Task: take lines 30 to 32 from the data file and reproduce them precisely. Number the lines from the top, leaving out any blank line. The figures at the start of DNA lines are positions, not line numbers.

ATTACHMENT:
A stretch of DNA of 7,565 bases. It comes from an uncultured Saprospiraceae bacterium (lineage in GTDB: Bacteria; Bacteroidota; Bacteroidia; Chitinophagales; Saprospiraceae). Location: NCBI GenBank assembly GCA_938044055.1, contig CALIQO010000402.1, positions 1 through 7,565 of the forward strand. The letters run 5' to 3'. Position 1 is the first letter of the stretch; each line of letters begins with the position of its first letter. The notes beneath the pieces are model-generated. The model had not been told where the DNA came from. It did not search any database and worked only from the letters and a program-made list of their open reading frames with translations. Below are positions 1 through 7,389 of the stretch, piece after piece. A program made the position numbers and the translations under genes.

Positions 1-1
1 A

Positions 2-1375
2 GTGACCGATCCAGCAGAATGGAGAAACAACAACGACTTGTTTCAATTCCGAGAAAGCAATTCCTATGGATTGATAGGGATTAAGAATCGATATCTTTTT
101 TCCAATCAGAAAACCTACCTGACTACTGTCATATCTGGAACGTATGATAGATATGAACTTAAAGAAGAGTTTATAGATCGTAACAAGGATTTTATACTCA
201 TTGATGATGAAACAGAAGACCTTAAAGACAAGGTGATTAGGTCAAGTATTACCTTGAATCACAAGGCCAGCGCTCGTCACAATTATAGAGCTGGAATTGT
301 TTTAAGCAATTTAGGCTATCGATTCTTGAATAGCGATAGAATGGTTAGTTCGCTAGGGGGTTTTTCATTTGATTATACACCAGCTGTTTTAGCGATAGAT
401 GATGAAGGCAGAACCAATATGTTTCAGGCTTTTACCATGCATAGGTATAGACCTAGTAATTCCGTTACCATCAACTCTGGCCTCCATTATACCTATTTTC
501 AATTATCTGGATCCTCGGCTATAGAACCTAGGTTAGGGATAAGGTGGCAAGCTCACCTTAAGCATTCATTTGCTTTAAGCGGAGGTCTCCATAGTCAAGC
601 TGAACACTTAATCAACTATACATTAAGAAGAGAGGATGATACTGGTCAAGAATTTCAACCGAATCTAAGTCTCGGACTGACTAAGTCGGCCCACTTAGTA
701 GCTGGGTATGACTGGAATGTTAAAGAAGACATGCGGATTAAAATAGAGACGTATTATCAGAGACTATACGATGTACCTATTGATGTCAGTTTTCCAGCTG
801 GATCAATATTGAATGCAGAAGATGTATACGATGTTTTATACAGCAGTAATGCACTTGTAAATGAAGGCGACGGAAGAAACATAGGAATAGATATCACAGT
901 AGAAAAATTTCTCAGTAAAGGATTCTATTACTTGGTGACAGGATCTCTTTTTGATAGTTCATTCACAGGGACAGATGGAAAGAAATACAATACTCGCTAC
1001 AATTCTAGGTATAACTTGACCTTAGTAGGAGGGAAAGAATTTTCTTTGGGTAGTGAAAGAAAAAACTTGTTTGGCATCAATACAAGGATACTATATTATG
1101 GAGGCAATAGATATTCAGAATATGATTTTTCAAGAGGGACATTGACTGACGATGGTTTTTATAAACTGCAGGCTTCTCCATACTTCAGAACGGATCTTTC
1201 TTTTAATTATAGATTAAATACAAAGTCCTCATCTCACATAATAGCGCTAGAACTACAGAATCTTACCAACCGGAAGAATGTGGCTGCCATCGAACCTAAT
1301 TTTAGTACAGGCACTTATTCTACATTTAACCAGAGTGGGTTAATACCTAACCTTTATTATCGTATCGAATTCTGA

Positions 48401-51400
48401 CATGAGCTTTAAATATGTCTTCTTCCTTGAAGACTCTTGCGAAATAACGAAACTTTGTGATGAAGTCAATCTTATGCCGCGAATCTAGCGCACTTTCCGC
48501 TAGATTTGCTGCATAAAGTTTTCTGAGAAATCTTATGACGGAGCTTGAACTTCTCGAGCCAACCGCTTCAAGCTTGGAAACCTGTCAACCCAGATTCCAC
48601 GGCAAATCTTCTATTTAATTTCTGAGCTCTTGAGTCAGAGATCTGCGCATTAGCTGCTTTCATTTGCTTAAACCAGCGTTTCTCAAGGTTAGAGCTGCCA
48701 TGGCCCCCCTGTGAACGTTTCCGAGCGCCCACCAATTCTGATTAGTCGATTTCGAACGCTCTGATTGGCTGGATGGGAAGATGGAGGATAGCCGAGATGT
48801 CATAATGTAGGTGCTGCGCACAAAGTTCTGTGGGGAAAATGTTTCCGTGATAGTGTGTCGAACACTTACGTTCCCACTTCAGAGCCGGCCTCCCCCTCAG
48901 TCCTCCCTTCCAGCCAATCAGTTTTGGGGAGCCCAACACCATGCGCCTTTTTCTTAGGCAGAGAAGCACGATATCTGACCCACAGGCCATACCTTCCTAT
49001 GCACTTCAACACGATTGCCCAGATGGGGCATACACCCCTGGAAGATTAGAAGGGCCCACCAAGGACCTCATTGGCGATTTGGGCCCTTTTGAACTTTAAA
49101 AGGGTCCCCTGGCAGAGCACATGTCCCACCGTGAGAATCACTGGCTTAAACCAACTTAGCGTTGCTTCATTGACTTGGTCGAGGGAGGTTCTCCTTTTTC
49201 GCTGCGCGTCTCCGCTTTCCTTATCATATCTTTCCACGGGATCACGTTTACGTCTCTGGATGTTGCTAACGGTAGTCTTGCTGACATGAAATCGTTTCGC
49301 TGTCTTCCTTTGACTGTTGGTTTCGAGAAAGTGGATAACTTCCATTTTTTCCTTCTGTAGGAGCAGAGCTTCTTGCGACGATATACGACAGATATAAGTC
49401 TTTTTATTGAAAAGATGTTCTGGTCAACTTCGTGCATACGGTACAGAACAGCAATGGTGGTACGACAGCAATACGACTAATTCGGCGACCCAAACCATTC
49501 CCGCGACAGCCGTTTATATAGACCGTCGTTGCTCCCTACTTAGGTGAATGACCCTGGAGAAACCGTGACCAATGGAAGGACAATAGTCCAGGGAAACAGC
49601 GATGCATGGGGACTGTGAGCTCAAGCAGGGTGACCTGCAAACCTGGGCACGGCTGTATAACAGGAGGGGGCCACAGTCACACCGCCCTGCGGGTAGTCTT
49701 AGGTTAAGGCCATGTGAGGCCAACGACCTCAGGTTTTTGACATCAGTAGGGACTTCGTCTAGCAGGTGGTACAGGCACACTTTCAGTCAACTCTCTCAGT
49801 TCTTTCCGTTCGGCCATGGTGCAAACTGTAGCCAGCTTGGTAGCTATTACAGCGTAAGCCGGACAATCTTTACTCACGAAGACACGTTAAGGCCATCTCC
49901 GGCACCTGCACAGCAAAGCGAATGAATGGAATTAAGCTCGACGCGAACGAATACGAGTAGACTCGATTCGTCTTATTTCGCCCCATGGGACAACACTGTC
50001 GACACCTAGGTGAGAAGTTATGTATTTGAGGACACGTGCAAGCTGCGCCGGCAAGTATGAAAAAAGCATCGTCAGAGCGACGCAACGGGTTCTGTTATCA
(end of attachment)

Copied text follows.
49401 TTTTTATTGAAAAGATGTTCTGGTCAACTTCGTGCATACGGTACAGAACAGCAATGGTGGTACGACAGCAATACGACTAATTCGGCGACCCAAACCATTC
49501 CCGCGACAGCCGTTTATATAGACCGTCGTTGCTCCCTACTTAGGTGAATGACCCTGGAGAAACCGTGACCAATGGAAGGACAATAGTCCAGGGAAACAGC
49601 GATGCATGGGGACTGTGAGCTCAAGCAGGGTGACCTGCAAACCTGGGCACGGCTGTATAACAGGAGGGGGCCACAGTCACACCGCCCTGCGGGTAGTCTT